Funds help high-tech students

THE OLYMPIANApril 6, 2012 

The deadline is fast approaching to apply for a new college scholarship aimed at students who major in a variety of high-tech fields.

The state is prepared to award 3,000 scholarships of $1,000 each to high school seniors and college students enrolled in science, technology, engineering, math and health care. The application deadline is April 16.

The so-called Opportunity Scholarship grew out of a bill passed by the 2011 Legislature. It represents a partnership between the state and the private sector, and is designed to encourage students to pursue bachelor’s degrees in the high-tech field.

It’s one of the easiest of all college scholarships to apply for: Applicants must meet a family income level of no more than $102,000 for a family of four, have a 2.75 GPA, then fill out the federal student-aid paperwork and the scholarship application.

Granted, $1,000 doesn’t go too far toward funding a college education. One year of undergraduate tuition and fees at the University of Washington costs $10,500, excluding living expenses and books.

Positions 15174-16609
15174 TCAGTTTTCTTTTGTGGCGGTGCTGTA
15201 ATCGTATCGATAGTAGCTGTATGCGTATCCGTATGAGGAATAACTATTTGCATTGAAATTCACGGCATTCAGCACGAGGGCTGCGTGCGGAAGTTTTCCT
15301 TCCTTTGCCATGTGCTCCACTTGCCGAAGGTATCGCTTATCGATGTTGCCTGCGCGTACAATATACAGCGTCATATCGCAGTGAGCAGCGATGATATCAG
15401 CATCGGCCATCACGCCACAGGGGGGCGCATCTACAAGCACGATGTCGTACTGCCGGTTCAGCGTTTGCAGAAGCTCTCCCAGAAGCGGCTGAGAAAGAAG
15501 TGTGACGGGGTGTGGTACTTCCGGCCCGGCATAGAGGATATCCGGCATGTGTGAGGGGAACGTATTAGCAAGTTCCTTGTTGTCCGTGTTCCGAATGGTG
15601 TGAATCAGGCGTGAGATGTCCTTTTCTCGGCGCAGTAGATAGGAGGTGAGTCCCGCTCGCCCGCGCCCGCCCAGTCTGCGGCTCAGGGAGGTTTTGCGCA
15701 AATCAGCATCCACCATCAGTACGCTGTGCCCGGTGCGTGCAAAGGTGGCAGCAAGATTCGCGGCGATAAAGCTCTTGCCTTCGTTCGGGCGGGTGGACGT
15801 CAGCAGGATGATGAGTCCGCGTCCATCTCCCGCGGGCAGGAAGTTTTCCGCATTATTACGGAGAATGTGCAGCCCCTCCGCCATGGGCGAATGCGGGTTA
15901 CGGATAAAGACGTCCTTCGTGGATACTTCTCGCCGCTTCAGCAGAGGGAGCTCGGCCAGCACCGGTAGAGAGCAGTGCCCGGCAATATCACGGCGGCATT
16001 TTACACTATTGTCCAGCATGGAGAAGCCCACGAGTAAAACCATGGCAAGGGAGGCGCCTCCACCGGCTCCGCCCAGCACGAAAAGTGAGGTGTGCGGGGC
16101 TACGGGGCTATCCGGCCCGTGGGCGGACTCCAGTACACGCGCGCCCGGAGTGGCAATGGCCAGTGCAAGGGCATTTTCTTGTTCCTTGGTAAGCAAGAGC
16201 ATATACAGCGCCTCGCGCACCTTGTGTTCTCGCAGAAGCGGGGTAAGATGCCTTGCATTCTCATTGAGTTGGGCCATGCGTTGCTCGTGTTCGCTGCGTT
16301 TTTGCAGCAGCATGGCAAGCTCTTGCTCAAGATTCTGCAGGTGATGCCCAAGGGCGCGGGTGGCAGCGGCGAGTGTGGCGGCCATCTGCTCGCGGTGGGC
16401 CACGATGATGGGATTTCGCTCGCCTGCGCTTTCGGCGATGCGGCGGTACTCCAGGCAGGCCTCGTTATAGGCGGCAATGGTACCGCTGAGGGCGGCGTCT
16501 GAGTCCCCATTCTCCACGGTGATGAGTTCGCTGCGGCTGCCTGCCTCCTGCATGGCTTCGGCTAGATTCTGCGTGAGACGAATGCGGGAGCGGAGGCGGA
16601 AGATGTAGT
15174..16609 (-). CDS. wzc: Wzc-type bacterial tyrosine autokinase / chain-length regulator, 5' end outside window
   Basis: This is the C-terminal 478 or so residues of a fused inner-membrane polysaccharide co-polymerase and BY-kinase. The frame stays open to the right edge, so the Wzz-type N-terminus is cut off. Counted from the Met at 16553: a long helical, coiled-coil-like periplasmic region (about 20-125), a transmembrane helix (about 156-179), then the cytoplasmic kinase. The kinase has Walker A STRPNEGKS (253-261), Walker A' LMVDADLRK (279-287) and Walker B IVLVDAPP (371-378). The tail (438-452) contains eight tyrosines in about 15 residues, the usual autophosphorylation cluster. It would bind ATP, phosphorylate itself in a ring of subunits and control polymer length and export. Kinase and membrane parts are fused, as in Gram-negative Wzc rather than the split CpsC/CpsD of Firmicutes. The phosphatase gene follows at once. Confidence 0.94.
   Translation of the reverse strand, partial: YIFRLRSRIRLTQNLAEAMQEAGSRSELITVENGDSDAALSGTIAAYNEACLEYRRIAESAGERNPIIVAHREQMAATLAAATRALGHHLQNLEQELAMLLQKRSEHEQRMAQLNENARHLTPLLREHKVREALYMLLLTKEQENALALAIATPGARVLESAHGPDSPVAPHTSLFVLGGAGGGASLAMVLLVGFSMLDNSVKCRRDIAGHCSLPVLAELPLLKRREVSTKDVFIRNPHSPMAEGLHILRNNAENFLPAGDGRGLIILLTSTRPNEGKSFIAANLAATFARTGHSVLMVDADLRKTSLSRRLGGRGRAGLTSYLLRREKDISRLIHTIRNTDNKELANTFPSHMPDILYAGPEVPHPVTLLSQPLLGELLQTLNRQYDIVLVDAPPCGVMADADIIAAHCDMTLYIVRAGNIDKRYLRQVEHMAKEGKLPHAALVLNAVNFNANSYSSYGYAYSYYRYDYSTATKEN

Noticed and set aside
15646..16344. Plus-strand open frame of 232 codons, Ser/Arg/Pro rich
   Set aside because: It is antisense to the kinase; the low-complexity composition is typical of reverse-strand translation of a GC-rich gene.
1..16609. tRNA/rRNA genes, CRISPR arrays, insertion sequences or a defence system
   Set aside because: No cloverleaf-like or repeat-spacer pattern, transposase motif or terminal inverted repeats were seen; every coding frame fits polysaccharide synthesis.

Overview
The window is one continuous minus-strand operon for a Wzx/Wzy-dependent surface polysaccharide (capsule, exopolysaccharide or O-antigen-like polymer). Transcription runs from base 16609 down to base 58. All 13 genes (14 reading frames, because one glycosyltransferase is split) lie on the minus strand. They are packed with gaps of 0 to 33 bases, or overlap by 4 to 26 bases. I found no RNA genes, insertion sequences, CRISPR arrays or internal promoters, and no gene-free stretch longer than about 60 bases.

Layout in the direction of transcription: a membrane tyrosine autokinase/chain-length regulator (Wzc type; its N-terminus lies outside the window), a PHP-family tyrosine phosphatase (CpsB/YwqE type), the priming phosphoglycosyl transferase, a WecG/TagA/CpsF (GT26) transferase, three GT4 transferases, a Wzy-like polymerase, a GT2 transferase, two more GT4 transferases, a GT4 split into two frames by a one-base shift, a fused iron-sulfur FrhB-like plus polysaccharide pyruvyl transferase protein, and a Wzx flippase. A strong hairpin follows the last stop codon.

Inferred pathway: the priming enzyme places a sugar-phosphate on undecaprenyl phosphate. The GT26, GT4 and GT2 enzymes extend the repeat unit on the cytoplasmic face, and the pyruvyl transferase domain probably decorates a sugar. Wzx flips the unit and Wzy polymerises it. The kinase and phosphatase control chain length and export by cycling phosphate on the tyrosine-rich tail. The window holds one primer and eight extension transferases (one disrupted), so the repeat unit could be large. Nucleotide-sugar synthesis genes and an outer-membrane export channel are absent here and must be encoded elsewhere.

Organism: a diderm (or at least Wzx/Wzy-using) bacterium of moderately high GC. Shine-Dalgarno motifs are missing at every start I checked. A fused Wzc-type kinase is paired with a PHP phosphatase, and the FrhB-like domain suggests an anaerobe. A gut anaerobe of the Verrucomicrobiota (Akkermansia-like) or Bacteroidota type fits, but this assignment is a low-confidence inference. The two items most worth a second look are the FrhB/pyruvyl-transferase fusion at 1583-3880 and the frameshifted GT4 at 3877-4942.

But the scholarship is renewable for up to five years, which boosts its overall value to $5,000. The initial scholarship fund consists of $50 million in private company donations – Microsoft and Boeing kicked in $25 million each – and $5 million from the state Legislature.

The board reviewing the scholarship applications includes some high-powered business leaders, including Boeing Commercial Airplanes CEO Jim Albaugh and Costco co-founder Jim Sinegal. The board members hope to encourage other high profile businesses in the state to contribute to the fund with the goal of $1 billion in private money by the end of the decade to create a scholarship endowment.

The law caps the state matching fund at $50 million a year, but the higher state funding level requires an uptick in state revenue collections.

The overarching goal of the Opportunity Scholarship is to increase the number of college graduates motivated and educated to pursue high-tech careers.

The scholarship program is off to a modest start, but could grow into something special in the years ahead.

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